Financial sector growth, credit provision, bank runs and liquidity, housing shocks, and sovereign debt management are all factors that played a role in the recent global economic downturn.
Young scholars funded through the Macro Financial Modeling initiative are adding to our understanding of the macroeconomic effects rippling out from each of these areas. They shared their research in progress at the January 2016 meeting.
N. Aaron Pancost, a doctoral student at the University of Chicago, used data from India to explore the question of whether and to what extent financial development increases economic growth. Aggregate labor productivity in India growing at about six percent a year, and the financial sector is also growing. Is access to capital driving investment that boosts firms’ productivity?
No, Pancost showed. “What I find is that it’s a common shock to productivity across the board, not financial development, that explains cross-sectional productivity. His results show that firms that are unproductive don’t borrow, while productive firms
choose a higher leverage and grow faster on average.
Credit Markets and Liquidity
Two students focused on problems in the financial sector during the recent crisis, presenting work addressing issues of liquidity and credit provision.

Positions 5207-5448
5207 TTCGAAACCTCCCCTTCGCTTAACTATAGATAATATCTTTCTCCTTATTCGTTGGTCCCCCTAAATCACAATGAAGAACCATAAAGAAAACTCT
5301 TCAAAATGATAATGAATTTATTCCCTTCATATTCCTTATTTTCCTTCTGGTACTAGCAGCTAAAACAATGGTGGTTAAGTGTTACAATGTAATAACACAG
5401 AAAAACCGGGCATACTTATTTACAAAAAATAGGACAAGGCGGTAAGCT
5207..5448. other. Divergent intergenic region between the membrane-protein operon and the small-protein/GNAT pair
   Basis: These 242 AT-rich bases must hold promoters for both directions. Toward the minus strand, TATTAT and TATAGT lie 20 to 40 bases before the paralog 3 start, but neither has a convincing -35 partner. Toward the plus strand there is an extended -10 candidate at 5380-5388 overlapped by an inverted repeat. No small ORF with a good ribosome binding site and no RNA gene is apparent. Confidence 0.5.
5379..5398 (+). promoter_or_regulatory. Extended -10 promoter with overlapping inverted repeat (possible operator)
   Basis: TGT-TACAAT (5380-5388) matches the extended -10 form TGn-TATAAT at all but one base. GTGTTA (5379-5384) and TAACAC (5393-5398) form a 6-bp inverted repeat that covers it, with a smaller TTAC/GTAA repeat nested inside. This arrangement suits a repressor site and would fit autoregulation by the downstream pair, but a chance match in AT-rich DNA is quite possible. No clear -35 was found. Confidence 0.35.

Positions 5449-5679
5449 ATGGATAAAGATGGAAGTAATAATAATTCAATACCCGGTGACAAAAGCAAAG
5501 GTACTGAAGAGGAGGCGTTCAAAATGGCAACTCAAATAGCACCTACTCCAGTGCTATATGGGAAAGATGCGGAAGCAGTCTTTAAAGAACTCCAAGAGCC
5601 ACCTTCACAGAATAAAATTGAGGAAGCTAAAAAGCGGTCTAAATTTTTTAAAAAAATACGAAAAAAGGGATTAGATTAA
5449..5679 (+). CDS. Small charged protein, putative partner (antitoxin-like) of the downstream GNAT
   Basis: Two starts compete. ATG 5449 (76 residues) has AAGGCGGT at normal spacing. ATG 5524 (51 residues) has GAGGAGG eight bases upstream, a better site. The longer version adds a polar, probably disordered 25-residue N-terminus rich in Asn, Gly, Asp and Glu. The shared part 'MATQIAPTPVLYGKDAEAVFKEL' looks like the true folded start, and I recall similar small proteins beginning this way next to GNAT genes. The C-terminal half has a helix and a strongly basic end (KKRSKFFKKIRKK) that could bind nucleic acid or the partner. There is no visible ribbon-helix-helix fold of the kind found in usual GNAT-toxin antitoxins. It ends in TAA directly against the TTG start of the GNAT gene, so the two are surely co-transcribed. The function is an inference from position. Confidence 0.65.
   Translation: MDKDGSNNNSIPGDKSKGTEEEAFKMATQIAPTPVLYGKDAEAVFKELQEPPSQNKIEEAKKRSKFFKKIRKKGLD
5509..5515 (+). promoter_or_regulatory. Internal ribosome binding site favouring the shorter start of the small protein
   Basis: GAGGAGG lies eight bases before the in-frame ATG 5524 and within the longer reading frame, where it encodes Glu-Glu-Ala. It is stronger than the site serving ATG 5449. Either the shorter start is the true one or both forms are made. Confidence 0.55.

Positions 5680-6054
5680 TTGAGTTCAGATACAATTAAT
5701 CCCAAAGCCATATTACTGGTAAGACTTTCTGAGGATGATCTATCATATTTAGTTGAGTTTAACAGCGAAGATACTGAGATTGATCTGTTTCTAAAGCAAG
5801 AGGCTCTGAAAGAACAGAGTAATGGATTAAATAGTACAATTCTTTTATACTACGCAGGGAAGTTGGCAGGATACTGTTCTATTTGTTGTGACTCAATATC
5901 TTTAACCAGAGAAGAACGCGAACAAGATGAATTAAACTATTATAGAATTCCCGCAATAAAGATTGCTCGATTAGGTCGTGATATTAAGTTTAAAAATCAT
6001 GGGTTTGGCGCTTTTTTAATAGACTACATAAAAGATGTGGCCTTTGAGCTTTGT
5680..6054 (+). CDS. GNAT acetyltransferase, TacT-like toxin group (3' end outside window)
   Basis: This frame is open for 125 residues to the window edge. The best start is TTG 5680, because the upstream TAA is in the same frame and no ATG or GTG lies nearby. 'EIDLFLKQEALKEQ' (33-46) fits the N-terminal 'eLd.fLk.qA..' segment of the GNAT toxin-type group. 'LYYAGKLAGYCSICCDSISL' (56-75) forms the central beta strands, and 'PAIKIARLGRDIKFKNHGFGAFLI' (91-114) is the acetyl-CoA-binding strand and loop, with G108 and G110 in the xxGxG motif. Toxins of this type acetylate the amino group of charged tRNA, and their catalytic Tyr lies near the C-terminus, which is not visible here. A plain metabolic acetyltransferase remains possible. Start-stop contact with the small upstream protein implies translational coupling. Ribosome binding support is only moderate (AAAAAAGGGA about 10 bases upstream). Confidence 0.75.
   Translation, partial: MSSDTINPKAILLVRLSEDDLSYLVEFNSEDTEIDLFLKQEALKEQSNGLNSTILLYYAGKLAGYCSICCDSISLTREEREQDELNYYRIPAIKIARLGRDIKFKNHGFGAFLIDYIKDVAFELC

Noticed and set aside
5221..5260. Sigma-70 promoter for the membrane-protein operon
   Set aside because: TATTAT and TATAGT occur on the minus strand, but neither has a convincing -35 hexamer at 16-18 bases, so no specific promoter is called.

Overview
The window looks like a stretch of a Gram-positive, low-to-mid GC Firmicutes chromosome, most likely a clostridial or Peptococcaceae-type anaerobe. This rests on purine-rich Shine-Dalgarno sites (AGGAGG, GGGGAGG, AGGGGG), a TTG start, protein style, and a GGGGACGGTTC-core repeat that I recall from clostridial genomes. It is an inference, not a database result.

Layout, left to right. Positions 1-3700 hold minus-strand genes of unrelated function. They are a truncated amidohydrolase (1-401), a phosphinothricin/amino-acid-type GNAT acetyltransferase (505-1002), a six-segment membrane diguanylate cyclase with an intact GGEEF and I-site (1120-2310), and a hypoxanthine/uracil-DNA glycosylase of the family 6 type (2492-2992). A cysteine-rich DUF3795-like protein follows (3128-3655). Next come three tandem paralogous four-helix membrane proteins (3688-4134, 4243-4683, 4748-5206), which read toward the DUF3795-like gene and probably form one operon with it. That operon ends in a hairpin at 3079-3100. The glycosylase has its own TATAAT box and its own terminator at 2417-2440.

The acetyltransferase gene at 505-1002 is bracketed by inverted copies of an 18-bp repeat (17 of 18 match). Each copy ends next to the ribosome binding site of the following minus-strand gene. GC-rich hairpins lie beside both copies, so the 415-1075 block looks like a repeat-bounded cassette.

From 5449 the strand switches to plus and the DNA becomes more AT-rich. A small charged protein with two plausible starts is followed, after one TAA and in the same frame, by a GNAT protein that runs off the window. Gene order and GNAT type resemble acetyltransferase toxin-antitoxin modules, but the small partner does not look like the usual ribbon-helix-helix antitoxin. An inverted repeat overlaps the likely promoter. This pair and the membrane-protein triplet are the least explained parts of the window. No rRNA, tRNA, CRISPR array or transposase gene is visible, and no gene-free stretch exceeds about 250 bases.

Credit market disruptions in the recent crisis were devastating to economy, so Alexander Rodnyansky of Princeton University, in joint work with Olivier Darmouni, looked at how unconventional monetary policy affected bank lending. They found that in the US, the first and third rounds of quantitative easing had a large effect on lending, particularly in real estate, commercial, and industrial lending. QE2 had no significant effect on banks.
The results show that the type of asset used in QE—not just the quantity—makes a difference, Rodnyansky said.
While debt-laden banks stopped lending in the crisis, many also faced insolvency when depositors and investors reclaimed their funds. New Basel rules tried to stabilize the financial system by requiring banks to hold enough assets to withstand a one-month run.
University of Chicago student Fabrice Tourre studied the influence of portfolio liquidity composition on run behavior of banks’ creditors. Taking his model to data, he found that cash can play a novel role in corporate finance, as a run deterrent. Currently liquidity regulations are too conservative for certain firms, and not conservative enough for others, he showed. And it’s not always the case that issuing more long-term debt makes the firm less run-prone.
“The takeaway is that regulators, as opposed to focusing on capital on one side and liquidity on other, should think about them together; the two regulatory regimes talk to each other,” Tourre said.
The Housing Boom Before the Bust
Jack Liebersohn, a Massachusetts Institute of Technology student, shared work that tried to explain the nationwide variation in the severity of the housing bust that precipitated the financial crisis. The standard model holds that local differences in housing supply shocks, mediated by differences in elasticity of the supply response explained the variation. Liberson added a demand shock to the model.